March 2015 - Yearning

March, 2015 (All day)


Emperor Taiso, who reigned from 960 to 976 during the Northern Sung dynasty, had a dream in which a deity appeared. The deity told him, “You must arouse your yearning for supreme enlightenment.” The next morning His Majesty asked the official priest, “How can I arouse my yearning for supreme enlightenment?” The priest said not a word.

This story is told in Case 30 of The Iron Flute. Although in the ninth century the Chinese government had forbidden Buddhism and other “foreign” religions to be practiced, by the tenth century Chan (Zen) had become something of a state religion. The Sung dynasty, a time of great literature, saw the compilation of the koan collections The Blue Cliff Record and The Gateless Barrier. Emperor Taiso himself wrote a treatise on Buddhism.

So the emperor’s mind was already receptive when a deity appeared in his dream urging him “to arouse his yearning for supreme enlightenment.” He must have been strongly affected and deeply motivated.

Some of you may remember experiencing something mysterious -- perhaps in a dream, perhaps in some liminal state of awareness -- when you were very young, before you knew anything about Zen. You may have sensed an urgency to find out the real meaning of your existence, just as Prince Siddhartha felt urged to come out from behind those palace walls.

So your yearning was aroused, and eventually you started to sit. You may have discovered layer upon layer of scar tissue covering over emotional wounds; you persevered through years of open-heart surgery on the cushion.

You may also recall a dream in which an undeniable message lingered after you awakened. Perhaps a powerful force beckoned you to understand what could not be logically comprehended by the conscious mind. You may have had a lucid dream in which you glimpsed the pure, insubstantial awareness that lay behind the dream’s content.

Once I dreamed I was listening to a group of people who were debating erudite points of Buddhist metaphysics, giving complicated explications, interpretations, and commentaries. I didn’t know what they were talking about; I didn’t want to know. In the dream, I told them, “But that’s all beside the point. Beings are suffering. What’s essential is to wake up.” And I woke up.

Case 25 of The Gateless Barrier tells of Master Kyozan Ejaku’s dream, in which he went to Maitreya’s abode and was given the honorary third seat. A senior monk struck the wooden board with a gavel and said, “Today the person in the third seat will speak.” In his dream, Kyozan stood up, struck the gavel, and said, “The truth of Mahayana is beyond the Four Propositions and transcends the Hundred Negations. Taicho! Taicho!” [Hear! Hear!] And he woke up.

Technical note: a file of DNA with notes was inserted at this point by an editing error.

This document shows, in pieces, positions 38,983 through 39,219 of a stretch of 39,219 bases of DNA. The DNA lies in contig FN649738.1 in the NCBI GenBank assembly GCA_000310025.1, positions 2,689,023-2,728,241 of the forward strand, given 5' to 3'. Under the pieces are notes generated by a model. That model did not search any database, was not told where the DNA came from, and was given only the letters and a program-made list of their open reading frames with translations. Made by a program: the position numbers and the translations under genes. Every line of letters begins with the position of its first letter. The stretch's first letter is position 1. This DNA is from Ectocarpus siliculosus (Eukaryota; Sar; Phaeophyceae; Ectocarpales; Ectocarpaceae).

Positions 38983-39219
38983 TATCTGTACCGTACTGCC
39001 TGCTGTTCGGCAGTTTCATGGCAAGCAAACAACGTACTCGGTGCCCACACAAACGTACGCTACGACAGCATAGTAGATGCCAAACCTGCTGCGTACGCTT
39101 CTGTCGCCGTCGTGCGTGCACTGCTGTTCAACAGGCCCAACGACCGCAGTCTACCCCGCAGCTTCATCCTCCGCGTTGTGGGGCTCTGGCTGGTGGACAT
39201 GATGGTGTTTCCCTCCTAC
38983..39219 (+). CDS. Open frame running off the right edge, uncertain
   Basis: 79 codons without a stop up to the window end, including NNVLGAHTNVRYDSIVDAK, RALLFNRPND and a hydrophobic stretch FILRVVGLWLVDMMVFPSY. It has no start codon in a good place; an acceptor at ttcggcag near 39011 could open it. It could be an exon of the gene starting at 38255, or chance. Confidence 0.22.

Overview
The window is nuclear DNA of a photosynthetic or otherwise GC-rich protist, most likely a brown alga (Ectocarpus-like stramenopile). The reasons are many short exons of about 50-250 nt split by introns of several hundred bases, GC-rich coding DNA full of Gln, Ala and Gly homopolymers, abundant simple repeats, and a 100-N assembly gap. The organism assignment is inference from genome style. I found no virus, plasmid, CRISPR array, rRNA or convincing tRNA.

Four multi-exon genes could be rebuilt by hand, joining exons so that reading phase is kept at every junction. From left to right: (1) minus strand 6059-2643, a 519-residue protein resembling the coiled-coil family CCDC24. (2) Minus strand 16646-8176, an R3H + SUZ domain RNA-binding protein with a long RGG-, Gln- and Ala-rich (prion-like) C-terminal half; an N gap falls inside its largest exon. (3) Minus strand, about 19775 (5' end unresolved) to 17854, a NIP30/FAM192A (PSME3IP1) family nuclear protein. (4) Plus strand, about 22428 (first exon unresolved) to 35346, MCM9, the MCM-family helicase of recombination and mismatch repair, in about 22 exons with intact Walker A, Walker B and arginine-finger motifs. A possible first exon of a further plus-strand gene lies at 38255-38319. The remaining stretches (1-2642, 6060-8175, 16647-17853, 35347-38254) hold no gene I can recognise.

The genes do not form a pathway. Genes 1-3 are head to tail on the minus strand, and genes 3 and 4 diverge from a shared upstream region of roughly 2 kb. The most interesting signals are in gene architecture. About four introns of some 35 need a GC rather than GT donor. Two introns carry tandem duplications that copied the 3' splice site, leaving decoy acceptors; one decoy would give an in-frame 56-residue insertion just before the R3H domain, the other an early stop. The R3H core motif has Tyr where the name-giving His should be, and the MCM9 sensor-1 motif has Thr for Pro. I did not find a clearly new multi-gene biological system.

We tend to think that when we awaken from a dream, we return to reality. But what is real? In “The Bodhisattva’s Vow,” we chant, “When I, a student of Dharma, look at the real form of the universe, all is the never-failing manifestation of the mysterious truth of Tathagatha.” To look at the real form of the universe is to see through appearances -- past the ever-changing forms that we mistakenly regard as substantial, and to which we give credence.

Evan Thompson, a cognitive scientist and philosopher who is the son of the famous cultural philosopher and poet William Irwin Thompson, recently came out with a fascinating book titled Waking, Dreaming, Being. He writes, “The dream world and the waking world both seem real and solid, yet in neither case do we realize that whatever we take to be real and solid is always a mode of appearance, something that appears real in one way or another, and that modes of appearance by their very nature can’t be separated from the mind.”

Through the clear awareness of Buddhist practice during our waking hours and through the development of lucid dreaming while we are sleeping, we can see appearances for what they are -- ever shifting modes of mind, in which our efforts to control, categorize, and make sense of anything are but the tales of an unreliable narrator.

It’s not that we “deny the conventional reality of the waking world,” Evan Thompson writes, but rather that we experience “a fundamental shift in our understanding of what it means for something to be real.”